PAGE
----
Briefing Paper: The Impact of Maternal Imprisonment upon a Child's Wellbeing and Their Relationship with Their Mother: Findings from 'Who Cares? Analysing the Place of Children in Maternal Sentencing Decisions in England and Wales', Minson, S (2017), University of Oxford
8 Pages Posted: 10 Nov 2017
Date Written: November 8, 2017
It is my contention that all the harms suffered by a child whose parent is being punished through imprisonment have their origin in prison culture and stigmatisation relating to the parent’s imprisonment, and consequently these harms are different to those suffered due to parent and child separation experienced for any other reason, for example marital breakdown or bereavement. Drawing on Comfort’s work I suggest that the harms raise particular concerns and have ‘corrosive’ damaging impacts on children because their origin is in punishment within the criminal justice system: the criminal justice system is distinct… in that it is charged with exacting control and distributing punishment, and hence a spillover effect is inherently more corrosive to bystanders than that of an institutional process concerned with providing a social good, such as medical treatment or education.
I offer the suggestion that harms which children of imprisoned mothers experience come from two different social acts and attach to children in two specific ways. Children experience the first group of harms because the prison’s reach extends into their lives through ‘secondary prisonisation’ and they attach to the children through the prison’s regulation of their relationship with their parent and the demands which the physical separation and limited contact place upon them. The second group of harms is attributable to the stigmatisation of children and their carers by society due to the mother’s imprisonment. Drawing on the work of a number of theorists I argue that in the same way that a prisoner is stigmatised and socially isolated, a label attaches by way of courtesy stigma to the children of prisoners and to those who care for them during the parents’ imprisonment. Such stigmatisation leads not only to isolation, but also to discrimination against that group of children.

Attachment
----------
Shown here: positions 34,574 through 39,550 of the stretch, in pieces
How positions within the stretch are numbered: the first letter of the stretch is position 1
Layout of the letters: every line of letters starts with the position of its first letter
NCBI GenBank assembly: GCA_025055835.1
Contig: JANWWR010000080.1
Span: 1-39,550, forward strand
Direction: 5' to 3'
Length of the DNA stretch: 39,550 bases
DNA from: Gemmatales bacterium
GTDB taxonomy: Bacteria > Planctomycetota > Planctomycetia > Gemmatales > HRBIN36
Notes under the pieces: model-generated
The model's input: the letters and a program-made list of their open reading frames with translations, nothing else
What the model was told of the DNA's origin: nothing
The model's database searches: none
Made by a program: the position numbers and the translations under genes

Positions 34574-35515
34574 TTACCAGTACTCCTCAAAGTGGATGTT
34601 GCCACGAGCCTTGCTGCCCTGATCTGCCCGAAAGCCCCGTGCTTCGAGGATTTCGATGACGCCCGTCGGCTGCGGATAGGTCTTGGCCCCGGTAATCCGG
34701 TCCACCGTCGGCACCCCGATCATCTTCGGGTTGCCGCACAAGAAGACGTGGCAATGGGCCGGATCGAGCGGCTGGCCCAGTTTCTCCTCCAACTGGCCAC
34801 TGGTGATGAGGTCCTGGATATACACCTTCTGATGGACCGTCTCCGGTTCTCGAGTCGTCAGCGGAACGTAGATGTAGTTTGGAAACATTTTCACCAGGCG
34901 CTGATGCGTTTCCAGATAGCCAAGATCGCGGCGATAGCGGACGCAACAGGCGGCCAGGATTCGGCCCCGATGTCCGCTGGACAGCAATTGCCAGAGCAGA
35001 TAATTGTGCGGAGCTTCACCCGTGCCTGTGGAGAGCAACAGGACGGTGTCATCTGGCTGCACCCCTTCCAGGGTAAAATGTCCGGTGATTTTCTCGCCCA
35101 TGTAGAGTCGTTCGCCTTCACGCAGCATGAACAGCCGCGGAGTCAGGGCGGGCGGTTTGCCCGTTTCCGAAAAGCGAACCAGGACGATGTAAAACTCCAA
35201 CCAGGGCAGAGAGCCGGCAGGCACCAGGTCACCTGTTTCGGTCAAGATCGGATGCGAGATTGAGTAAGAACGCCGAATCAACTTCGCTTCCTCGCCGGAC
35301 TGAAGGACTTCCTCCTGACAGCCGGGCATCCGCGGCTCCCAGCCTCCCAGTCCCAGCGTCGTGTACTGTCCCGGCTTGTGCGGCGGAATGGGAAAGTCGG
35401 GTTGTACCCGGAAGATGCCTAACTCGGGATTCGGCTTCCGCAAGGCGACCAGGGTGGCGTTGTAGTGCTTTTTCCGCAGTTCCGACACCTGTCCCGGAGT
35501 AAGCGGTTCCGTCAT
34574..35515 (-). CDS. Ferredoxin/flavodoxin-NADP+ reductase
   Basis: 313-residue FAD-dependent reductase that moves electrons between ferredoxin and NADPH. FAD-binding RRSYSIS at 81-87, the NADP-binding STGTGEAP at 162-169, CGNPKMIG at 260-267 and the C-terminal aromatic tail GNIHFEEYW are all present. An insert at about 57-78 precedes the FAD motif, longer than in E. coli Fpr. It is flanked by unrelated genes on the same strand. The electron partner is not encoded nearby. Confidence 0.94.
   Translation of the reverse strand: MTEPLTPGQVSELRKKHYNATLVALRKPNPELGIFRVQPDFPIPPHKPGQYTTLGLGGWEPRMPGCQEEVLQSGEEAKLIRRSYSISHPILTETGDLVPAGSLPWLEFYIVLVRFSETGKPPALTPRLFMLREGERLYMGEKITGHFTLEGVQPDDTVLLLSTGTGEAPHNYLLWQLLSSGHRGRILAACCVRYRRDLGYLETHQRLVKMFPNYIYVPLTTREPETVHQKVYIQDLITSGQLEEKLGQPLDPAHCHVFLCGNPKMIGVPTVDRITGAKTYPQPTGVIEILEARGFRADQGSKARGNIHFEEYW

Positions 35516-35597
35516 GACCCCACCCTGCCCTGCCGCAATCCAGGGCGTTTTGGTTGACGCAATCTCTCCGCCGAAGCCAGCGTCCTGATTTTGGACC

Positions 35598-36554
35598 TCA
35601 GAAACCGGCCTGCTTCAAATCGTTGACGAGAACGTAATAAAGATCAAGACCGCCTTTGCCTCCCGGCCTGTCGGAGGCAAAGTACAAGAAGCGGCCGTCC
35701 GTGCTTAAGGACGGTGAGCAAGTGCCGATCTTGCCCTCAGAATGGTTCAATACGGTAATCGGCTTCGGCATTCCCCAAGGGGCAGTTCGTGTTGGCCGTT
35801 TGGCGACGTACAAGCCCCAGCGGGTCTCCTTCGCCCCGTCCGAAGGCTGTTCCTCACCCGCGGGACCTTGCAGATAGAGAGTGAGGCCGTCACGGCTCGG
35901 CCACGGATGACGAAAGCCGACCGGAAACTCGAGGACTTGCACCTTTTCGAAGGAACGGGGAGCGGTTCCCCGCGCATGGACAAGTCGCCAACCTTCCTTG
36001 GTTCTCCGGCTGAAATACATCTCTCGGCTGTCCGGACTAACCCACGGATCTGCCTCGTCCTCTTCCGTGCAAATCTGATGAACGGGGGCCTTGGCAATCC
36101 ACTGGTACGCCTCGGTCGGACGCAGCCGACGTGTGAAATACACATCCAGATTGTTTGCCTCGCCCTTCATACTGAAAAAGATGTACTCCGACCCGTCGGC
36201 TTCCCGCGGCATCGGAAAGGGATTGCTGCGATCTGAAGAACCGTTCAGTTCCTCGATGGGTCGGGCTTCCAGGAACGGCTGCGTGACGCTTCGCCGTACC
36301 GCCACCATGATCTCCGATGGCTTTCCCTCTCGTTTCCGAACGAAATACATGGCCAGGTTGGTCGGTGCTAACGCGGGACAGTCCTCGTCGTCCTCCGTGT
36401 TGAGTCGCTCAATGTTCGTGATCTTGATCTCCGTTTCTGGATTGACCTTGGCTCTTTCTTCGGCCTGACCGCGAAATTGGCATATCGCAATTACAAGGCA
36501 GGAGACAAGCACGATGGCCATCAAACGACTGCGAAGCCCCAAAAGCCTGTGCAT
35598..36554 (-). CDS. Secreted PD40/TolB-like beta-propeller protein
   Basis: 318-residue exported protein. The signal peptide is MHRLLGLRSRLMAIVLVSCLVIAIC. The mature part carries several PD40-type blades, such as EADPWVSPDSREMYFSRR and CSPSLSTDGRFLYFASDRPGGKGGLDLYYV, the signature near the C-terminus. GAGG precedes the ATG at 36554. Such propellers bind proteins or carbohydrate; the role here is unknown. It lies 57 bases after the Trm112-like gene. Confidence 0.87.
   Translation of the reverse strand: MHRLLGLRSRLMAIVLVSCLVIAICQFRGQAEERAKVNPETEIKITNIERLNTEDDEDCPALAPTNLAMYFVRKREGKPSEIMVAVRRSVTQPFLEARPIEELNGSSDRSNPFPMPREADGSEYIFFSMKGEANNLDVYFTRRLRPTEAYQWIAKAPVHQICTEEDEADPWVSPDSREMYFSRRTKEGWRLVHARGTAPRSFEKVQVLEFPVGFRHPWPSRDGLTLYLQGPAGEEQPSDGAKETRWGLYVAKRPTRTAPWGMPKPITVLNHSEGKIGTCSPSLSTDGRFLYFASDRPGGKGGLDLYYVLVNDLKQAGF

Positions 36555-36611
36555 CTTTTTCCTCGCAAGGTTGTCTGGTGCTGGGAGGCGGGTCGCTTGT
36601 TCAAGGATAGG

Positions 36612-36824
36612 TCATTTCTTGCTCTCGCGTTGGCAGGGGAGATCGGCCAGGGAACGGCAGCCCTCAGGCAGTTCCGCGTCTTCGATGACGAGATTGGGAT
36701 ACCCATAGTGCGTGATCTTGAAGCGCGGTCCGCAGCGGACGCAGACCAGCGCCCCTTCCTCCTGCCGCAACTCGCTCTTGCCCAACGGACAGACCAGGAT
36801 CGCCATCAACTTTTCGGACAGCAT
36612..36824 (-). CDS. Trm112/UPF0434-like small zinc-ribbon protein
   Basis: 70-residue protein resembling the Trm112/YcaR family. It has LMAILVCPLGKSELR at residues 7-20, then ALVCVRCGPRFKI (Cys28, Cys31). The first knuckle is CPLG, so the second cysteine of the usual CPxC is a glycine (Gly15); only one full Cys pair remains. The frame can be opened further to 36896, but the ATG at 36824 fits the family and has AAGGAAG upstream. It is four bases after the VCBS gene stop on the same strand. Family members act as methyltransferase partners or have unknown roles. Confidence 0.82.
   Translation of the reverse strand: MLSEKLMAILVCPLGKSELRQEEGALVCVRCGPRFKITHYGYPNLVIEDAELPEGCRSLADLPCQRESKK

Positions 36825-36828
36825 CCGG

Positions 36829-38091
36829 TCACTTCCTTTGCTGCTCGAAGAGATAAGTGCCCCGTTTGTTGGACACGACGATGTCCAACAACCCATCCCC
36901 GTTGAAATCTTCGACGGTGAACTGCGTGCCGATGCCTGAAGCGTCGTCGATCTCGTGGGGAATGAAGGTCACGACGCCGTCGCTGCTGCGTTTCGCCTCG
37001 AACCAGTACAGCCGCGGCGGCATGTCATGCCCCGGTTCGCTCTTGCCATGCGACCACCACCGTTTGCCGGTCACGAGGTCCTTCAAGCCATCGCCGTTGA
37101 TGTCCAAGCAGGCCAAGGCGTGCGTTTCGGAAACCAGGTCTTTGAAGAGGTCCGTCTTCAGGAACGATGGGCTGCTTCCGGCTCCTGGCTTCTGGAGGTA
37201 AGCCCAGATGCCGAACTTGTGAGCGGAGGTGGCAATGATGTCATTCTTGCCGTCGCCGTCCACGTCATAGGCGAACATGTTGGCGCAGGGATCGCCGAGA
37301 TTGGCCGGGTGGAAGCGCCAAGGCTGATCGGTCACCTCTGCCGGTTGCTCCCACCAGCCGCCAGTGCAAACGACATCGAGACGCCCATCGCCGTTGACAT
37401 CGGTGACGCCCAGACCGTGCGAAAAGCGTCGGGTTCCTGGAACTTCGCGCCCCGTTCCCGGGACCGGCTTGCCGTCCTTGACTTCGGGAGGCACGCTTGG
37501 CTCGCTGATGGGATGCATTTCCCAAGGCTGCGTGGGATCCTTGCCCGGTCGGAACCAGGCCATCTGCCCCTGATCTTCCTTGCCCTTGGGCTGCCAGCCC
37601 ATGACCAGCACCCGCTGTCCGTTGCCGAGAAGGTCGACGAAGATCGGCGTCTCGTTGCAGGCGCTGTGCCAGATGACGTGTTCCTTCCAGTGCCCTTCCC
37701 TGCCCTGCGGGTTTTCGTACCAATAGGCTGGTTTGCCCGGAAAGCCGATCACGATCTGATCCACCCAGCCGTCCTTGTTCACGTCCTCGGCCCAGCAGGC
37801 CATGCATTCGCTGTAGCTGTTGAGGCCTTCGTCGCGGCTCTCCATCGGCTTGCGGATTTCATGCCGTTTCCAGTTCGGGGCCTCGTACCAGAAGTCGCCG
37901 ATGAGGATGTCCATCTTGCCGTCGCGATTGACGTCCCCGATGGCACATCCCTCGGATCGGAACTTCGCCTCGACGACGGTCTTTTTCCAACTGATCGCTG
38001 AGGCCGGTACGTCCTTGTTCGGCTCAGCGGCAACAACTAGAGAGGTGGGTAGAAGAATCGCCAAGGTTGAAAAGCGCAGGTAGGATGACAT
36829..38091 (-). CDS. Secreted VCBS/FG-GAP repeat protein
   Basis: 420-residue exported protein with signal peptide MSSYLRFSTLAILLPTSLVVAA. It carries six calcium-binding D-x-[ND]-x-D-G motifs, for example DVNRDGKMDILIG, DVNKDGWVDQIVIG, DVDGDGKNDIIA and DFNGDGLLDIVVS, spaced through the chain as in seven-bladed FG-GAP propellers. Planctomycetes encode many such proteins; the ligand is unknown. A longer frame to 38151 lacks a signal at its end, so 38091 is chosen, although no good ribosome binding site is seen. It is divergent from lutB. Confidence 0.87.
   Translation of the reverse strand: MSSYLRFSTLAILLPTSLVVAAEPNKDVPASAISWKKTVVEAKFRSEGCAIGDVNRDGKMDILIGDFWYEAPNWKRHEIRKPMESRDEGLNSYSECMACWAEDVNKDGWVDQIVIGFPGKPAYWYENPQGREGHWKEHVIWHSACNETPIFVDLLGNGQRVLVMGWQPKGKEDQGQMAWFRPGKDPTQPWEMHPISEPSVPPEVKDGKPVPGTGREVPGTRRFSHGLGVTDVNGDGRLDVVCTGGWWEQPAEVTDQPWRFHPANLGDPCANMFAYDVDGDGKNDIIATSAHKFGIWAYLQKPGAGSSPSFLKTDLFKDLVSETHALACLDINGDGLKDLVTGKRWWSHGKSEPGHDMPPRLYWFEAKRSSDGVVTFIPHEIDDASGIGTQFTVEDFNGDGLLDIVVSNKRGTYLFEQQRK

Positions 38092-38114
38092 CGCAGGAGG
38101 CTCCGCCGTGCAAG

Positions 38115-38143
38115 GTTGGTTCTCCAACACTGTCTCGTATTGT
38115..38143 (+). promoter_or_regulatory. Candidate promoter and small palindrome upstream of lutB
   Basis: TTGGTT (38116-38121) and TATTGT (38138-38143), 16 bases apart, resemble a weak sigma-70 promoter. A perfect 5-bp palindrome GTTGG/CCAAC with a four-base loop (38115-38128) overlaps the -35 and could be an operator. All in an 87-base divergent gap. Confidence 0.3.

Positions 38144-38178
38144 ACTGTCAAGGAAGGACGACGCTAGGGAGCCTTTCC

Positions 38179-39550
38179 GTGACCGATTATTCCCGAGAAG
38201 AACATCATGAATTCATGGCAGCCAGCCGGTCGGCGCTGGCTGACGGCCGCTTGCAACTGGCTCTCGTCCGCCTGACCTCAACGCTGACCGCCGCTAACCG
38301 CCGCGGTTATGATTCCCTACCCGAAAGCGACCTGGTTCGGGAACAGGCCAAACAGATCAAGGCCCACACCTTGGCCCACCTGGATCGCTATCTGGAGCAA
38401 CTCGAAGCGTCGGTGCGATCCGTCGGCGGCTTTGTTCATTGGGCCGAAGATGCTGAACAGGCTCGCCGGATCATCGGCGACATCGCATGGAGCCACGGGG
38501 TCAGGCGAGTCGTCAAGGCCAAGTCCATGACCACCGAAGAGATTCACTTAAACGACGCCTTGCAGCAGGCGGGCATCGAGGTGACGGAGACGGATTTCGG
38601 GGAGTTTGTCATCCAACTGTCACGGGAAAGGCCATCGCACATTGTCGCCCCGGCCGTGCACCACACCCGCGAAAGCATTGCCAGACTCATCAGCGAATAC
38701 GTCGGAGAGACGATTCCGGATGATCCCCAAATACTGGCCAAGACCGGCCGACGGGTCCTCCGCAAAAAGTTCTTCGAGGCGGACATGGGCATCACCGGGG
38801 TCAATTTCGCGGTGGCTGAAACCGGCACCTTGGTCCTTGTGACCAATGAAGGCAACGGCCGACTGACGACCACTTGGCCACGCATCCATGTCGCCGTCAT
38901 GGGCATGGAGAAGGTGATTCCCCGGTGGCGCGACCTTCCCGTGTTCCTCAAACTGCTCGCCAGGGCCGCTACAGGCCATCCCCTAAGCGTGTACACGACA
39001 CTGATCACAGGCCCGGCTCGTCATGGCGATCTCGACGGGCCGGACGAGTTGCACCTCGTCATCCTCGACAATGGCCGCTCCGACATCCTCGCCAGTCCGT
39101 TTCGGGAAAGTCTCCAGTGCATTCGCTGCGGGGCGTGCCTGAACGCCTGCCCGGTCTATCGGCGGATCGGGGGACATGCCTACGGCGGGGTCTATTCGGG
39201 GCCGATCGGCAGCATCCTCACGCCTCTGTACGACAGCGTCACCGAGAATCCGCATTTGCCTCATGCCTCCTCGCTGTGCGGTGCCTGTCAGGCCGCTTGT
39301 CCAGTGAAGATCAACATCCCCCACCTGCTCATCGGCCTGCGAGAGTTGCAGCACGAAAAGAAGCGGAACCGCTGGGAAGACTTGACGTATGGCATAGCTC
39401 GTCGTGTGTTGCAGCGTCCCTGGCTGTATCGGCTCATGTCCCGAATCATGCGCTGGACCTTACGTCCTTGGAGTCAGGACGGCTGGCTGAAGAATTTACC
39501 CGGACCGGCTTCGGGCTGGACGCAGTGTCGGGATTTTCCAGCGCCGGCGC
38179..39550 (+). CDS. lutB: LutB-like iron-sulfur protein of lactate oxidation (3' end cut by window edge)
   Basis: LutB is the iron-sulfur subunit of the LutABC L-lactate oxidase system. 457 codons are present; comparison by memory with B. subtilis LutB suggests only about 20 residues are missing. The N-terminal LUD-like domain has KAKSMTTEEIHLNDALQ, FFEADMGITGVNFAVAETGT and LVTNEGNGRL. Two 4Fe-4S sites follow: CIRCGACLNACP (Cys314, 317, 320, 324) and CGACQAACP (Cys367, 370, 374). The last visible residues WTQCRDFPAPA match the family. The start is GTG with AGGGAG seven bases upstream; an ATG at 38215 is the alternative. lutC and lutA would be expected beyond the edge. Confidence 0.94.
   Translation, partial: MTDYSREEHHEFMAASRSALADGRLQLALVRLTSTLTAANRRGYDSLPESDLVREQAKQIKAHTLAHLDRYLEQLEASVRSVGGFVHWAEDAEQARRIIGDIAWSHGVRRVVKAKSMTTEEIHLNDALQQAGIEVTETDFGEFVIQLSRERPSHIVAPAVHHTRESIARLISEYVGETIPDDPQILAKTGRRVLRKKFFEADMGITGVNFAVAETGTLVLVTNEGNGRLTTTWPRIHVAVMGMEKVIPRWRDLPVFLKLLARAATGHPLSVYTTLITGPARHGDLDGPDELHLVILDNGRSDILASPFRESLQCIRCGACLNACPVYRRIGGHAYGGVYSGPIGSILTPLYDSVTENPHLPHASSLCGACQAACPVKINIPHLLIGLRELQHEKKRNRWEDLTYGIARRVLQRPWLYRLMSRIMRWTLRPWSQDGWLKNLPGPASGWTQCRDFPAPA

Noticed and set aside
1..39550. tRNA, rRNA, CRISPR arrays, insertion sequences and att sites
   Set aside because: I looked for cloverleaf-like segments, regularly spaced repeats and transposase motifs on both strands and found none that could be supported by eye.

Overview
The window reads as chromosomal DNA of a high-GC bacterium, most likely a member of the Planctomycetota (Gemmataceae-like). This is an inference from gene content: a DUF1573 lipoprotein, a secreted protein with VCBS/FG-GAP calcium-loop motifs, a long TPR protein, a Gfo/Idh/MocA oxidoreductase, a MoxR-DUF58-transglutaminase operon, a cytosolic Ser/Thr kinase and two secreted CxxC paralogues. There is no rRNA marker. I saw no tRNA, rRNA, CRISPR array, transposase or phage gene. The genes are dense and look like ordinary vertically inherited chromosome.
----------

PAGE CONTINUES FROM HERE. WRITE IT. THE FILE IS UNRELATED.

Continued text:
This briefing paper focuses on the way in which these harms affect children's wellbeing and their relationships with their mothers.
Keywords: Maternal Imprisonment, Children of Imprisoned Mothers, Children of Prisoners, Children's Wellbeing, Secondary Prisonization, Secondary Stigmatization
Suggested Citation: Suggested Citation